Like other professions, internal audit should strive to deliver the best service it can. How do we do this? The Standards (1300-1322) require the head of internal audit to develop and maintain a quality assurance and improvement programme (QA&IP) that covers all aspects of the internal audit activity. Both internal (1311) and external assessments (1312) are required with the head of internal audit communicating the results of the QA&IP to senior management and the audit committee (1320).
Internal assessments must include ongoing monitoring of the performance of the internal audit activity through the day-to-day supervision, review, and measurement of the activity and should be incorporated in the routine policies and practices. Periodic self-assessments or assessments by other persons within the organisation, with sufficient knowledge of internal audit practices, are good practice and prevalent in most organisations. This requires at least an understanding of all the elements of the International Professional Practices Framework.
External assessments must be conducted at least once every five years by a qualified, independent assessor/assessment team from outside the organisation. This must be discussed with the audit committee, who will be the customer of the EQA Review, covering the form and frequency of the external assessments and the qualifications and independence of the assessor/assessment team, including any potential conflict of interest.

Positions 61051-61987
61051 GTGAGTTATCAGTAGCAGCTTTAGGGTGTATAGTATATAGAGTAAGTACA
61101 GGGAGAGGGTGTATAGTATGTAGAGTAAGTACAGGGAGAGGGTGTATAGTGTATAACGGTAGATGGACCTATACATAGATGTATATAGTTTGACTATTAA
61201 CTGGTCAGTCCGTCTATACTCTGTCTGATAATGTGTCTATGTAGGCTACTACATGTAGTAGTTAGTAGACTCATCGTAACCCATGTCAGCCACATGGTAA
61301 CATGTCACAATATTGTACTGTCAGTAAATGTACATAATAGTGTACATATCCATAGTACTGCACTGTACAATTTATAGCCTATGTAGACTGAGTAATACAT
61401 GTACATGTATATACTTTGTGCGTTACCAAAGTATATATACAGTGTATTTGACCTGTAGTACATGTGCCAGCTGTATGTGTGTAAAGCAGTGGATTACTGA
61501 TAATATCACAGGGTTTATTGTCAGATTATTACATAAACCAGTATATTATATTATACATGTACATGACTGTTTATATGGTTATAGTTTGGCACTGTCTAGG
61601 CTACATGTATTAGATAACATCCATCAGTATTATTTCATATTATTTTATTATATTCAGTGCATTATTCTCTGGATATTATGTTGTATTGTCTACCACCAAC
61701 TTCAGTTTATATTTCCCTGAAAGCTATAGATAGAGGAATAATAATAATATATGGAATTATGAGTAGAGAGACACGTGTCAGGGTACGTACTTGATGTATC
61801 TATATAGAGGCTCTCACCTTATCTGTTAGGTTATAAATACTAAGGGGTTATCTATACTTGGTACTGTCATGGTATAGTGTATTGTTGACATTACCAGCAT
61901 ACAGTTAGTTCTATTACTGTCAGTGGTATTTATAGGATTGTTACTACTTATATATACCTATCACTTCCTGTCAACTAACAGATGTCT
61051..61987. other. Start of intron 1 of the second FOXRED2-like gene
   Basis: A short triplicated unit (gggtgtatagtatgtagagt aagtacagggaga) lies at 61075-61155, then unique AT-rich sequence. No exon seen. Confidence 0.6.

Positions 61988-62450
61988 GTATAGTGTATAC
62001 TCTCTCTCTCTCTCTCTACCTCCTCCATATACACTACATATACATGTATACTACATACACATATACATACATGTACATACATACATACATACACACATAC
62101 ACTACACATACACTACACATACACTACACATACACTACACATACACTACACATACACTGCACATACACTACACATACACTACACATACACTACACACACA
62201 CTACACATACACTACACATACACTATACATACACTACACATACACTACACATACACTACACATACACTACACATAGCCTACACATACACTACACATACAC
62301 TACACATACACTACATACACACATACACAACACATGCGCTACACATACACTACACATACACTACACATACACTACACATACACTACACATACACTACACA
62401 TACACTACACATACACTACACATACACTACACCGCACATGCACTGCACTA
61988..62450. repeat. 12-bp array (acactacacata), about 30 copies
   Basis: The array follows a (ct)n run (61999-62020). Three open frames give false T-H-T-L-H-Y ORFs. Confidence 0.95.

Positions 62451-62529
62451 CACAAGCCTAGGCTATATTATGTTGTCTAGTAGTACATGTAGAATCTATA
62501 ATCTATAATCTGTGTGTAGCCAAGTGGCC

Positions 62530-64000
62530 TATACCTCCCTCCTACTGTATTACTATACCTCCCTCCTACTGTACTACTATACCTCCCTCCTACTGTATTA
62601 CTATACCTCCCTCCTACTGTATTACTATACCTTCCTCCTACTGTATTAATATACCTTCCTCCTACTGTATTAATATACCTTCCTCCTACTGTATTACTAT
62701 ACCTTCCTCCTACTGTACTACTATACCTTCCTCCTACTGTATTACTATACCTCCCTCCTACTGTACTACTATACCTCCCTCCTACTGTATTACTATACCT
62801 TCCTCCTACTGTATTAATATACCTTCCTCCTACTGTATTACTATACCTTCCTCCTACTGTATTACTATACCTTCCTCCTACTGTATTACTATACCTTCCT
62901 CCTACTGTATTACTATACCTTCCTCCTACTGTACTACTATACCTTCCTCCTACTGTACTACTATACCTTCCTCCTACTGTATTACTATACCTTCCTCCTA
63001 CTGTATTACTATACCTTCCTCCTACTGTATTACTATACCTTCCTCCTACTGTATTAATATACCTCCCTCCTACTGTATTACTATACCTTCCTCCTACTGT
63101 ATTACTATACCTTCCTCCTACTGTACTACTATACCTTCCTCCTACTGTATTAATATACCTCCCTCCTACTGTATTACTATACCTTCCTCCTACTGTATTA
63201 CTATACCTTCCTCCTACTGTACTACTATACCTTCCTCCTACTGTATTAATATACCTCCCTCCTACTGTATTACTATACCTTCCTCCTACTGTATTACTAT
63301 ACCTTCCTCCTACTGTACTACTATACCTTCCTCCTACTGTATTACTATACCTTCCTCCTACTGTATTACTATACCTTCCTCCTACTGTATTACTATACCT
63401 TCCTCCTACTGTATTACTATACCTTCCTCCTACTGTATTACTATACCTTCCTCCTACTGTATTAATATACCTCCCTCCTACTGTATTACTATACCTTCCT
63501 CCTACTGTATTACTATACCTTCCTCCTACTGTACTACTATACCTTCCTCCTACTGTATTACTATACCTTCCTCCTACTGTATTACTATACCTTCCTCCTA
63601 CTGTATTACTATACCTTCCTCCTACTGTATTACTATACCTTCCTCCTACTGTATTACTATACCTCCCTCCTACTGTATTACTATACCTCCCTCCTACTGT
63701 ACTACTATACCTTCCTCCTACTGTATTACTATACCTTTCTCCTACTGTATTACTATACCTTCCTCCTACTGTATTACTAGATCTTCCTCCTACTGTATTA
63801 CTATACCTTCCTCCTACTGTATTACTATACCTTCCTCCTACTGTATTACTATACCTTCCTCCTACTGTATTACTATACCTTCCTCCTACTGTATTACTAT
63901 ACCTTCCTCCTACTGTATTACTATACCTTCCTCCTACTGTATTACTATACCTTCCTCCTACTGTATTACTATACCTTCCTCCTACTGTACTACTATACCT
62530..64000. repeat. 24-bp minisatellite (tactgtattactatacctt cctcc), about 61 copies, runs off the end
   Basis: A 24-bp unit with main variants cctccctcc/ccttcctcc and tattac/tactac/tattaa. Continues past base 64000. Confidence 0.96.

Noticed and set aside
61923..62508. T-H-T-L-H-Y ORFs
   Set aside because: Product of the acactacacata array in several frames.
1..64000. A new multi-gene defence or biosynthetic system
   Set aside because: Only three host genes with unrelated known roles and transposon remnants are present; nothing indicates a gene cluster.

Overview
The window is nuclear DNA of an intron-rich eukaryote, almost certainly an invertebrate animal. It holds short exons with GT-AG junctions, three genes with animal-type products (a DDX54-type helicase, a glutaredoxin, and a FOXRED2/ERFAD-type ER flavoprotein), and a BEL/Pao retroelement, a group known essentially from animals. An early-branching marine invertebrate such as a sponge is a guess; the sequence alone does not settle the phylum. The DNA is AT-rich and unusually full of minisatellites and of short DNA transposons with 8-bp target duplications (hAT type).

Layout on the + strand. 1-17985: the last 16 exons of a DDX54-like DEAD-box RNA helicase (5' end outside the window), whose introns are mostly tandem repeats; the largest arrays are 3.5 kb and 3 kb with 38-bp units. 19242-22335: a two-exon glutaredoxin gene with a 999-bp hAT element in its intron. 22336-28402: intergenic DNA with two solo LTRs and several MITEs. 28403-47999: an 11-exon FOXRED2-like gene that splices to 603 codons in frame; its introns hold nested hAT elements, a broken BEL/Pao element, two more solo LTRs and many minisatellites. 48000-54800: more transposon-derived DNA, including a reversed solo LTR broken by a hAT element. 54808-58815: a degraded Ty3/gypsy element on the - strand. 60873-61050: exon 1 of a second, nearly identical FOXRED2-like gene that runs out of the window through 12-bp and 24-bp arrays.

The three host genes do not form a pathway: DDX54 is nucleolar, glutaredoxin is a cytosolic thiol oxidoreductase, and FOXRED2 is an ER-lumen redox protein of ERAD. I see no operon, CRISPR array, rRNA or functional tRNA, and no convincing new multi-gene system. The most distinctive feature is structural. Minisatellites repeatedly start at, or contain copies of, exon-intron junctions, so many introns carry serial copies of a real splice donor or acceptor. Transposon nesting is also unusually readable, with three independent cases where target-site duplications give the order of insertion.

As one of a team of EQA reviewers, what we are looking for when we visit an internal audit function is a desire and a commitment to improve/be better. Of course the components are important. A well-designed audit manual, supportive coaching and supervision, key performance indicators, feedback from stakeholders, self-assessment against the IIA Standards, staff appraisals and professional development are all indicators that quality and improvement is taken seriously. Ultimately, it is all about the attitude and culture in the function, the determination and extent to which continuous improvement is embraced. The components are simply tools that support an internal audit function’s drive towards excellence.
Saying that, the Internal Audit Effectiveness Report 2016/17 shows that from the reviews undertaken, 86% of the organisations ‘conform’ against the Standards, and 12% ‘partially conform’. An organisation is classed as ‘non-conforming’ if they fail 10 or more standards out of the total of 56. Only 2% of the reviewed internal audit functions failed, which shows an improvement of 13% in comparison to our 2015/2016 report.
The EQA reviews undertaken identified that some internal audit functions struggled with scheduling QA&IP reports into audit committee meeting agendas. The Standards require internal audit to report conformance or indeed non-conformance with the Standards to the audit committee on a regular basis. Perhaps we need to be more forceful when liaising with those planning the audit committee agenda?
To conclude on the QA&IP Standards – the results of QA&IP must be communicated to senior management and the board (1320). You can state that the internal audit activity 'conforms to the International Standards for the Professional Practice of Internal Auditing' if the results support this statement (1321). If any non-conformance impacts the overall scope or operation of the internal audit activity, this must be disclosed to senior management and the audit committee along with an overview of the actual impacts (1322).